Influenza infections usually last less than a week and provide limited opportunity for longitudinal study. But among some immunocompromised patients, infections can last weeks or months (Nichols et al., 2004; Memoli et al., 2014), making it possible to examine longer-term within-host evolutionary dynamics (Rocha et al., 1991; McMinn et al., 1999; Rogers et al., 2015). Here, we use deep-sequencing to characterize the evolutionary dynamics of influenza within immunocompromised hosts. We identify a small set of mutations that arise repeatedly within individual patients, across multiple patients in our study, and at the global scale, revealing surprising similarities in evolutionary dynamics across multiple spatiotemporal scales.
We deep-sequenced 37 viral samples collected longitudinally from four immunocompromised patients with long-term H3N2 influenza infections in the 2005–2006 and 2006–2007 seasons (Figure 1). These patients developed influenza infections in the months after receiving hematopoietic cell transplantations when immune cell counts were still low, and nasal wash samples were collected approximately every week. All patients were treated with the neuraminidase inhibitor oseltamivir for at least some duration of their infections (Campbell et al., 2015) (Figure 1, Figure 1—figure supplement 1).
We sequenced the full viral genome to high coverage directly from patient nasal wash samples by using influenza-specific reverse transcription and PCR (Hoffmann et al., 2001) to enrich for viral genetic material (Figure 2—figure supplement 1). To limit the impact of library preparation and sequencing errors on estimates of variant frequency (McCrone and Lauring, 2016), we prepared sequencing libraries in duplicate for each sample, beginning from separate reverse-transcription reactions. We excluded from downstream analyses eight low-quality samples for which sequencing coverage was low or variant frequencies differed greatly between replicates (Figure 2—figure supplement 1).
Across the influenza genome, de novo mutations arise most commonly in the surface proteins hemagglutinin (HA) and neuraminidase (NA) (Figure 2A), which undergo rapid global evolution (Bhatt et al., 2011). These mutations fluctuate in frequency but rarely fix, showing that complex evolutionary dynamics can emerge within single infected individuals (Figure 2B, Figure 2—figure supplements 2–5). We focused on within-host mutations that reached a frequency of at least 5% in two independent sequencing replicates from any patient sample. Many nonsynonymous mutations occur at sites that affect the antigenicity of HA (Koel et al., 2013) and the antiviral sensitivity of NA (Baz et al., 2006; van der Vries et al., 2013) (Figure 2—figure supplement 6). In NA in particular, we observe the emergence and persistence of mutations T242I and R292K, which are known to be associated with oseltamivir resistance (Baz et al., 2006; van der Vries et al., 2013), a phenomenon of strong clinical importance (Renaud et al., 2011) (Figure 2—figure supplements 2–5).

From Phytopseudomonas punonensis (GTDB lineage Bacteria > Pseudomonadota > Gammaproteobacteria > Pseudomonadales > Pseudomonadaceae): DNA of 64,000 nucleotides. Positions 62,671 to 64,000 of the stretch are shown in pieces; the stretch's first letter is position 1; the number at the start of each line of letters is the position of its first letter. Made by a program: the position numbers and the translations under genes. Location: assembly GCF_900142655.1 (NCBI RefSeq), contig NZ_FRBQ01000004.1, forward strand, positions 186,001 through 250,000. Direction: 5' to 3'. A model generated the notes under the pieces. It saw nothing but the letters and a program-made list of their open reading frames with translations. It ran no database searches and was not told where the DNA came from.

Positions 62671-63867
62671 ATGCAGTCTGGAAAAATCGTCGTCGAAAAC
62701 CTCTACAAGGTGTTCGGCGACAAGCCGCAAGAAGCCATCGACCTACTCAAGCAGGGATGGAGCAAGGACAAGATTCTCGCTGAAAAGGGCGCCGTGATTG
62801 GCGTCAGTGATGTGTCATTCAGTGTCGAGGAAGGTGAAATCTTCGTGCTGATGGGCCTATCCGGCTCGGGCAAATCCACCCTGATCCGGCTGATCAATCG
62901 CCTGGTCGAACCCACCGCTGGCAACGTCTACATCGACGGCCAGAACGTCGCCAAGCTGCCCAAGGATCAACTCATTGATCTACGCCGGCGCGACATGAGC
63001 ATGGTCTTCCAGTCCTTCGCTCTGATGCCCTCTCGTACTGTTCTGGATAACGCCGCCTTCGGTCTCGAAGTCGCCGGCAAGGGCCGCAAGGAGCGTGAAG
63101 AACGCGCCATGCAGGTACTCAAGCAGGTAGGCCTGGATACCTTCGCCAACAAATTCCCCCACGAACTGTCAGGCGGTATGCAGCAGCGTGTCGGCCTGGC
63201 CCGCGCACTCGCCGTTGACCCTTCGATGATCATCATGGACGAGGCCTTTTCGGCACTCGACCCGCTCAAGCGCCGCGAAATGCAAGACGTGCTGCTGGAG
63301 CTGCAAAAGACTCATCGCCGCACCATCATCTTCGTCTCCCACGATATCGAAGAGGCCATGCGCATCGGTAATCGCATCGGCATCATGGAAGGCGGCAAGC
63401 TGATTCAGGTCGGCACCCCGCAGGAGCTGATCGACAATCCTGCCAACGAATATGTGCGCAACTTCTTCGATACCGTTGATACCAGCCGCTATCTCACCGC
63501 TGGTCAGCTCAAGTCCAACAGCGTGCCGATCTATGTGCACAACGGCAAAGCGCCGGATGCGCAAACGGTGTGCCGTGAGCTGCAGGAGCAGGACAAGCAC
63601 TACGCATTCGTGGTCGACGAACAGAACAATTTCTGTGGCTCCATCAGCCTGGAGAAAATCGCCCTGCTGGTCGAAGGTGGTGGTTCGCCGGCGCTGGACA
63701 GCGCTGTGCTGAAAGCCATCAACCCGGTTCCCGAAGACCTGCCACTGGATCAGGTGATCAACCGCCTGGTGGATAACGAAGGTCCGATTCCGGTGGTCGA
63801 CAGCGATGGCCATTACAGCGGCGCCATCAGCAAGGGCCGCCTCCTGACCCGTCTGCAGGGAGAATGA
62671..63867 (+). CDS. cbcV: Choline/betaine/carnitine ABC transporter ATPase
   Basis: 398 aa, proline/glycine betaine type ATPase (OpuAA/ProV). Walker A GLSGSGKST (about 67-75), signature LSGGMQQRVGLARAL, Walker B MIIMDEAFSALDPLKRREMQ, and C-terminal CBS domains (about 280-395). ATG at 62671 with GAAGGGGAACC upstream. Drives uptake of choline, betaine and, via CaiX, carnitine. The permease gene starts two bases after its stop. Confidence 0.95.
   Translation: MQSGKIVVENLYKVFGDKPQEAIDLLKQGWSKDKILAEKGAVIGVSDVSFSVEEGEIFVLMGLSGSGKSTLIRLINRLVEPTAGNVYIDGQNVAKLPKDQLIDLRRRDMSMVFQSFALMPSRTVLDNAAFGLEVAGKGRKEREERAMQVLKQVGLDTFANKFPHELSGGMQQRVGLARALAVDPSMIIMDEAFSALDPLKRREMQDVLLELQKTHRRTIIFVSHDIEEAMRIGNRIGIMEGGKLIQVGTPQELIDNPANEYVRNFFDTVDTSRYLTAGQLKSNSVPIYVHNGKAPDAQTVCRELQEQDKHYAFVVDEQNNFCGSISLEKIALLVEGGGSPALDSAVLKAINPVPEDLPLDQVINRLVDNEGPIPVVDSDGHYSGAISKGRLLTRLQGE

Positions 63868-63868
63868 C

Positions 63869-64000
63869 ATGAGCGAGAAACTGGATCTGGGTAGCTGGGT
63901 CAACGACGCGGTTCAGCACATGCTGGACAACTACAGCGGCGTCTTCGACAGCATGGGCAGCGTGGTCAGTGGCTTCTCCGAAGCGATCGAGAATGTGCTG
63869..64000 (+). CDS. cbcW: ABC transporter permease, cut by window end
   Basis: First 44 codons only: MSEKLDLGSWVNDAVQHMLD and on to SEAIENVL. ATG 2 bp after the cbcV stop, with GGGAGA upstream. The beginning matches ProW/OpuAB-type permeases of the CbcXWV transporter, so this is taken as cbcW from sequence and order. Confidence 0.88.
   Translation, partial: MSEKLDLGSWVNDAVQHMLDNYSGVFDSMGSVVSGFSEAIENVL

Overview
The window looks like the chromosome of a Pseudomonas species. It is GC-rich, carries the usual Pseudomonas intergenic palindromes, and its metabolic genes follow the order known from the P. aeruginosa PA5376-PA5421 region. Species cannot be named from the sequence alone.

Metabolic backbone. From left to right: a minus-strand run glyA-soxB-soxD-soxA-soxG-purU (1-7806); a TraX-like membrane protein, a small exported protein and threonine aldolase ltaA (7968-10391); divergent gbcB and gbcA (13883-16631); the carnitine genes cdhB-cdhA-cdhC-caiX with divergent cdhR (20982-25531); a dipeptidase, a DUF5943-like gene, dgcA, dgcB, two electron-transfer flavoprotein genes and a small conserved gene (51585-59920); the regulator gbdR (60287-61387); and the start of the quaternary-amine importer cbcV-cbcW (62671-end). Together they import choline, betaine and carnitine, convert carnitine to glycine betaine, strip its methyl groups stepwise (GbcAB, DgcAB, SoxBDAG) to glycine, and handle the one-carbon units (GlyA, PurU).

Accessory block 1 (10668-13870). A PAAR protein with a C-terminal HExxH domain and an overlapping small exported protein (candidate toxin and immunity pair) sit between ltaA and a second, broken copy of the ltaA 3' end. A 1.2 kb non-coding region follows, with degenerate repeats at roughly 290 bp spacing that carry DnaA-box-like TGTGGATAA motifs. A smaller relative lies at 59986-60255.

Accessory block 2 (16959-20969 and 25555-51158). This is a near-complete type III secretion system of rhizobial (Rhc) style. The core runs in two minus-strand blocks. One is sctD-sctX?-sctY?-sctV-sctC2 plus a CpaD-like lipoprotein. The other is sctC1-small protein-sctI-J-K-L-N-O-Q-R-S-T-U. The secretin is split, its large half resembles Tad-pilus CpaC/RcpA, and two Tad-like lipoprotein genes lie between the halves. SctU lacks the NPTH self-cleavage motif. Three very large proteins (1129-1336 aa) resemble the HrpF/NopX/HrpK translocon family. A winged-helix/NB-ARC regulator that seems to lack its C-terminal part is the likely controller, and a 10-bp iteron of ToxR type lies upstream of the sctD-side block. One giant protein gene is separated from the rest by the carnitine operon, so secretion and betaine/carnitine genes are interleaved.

In several cases, the same mutations arise independently and reach high frequency in multiple patients (Figure 2C). We identified nine sites in the influenza genome where parallel mutations arose in two or more patients in our study: five in HA, three in NA, and one in the nonstructural (NS) segment (Figure 2C, Figure 2—figure supplement 7; HA: p<0.001; NA: p<0.01; permutation test). In subsequent analyses, we focused primarily on HA because of its prominent role in antigenic evolution (Koel et al., 2013).
Although the same HA mutations arise in multiple patients, we found that evolutionary outcomes sometimes diverge. For instance, A138S arises in patients W and Z, but it fixes only in patient Z. In three patients, N225D reaches a detectable frequency, but it fixes only in patient X (Figure 2C).
We suspected that the complex dynamics of these within-host mutations might arise from competition among mutant lineages. The influenza genome consists of eight linear segments that freely re-assort with one another but do not recombine (Boni et al., 2008), meaning that each segment evolves clonally. In the absence of homologous recombination, lineages carrying beneficial mutations rise and fall in frequency as they compete with one another, making it harder for any one variant to fix. This phenomenon, known as clonal interference, has been characterized extensively in experimental evolution (Hegreness et al., 2006; Kao and Sherlock, 2008; Lang et al., 2013; Neher, 2013) and affects influenza’s global evolution (Strelkowa and Lässig, 2012).
We examined clonal dynamics within individual patients by analyzing patterns of linkage among within-host mutations. We identified read pairs that spanned multiple variable sites to infer linkage, and we summarized these relationships as haplotypes: for instance, ‘0000’ represents ancestral residues at four variable sites, and ‘1100’ represents a double-mutant at the first two sites (Figure 3A).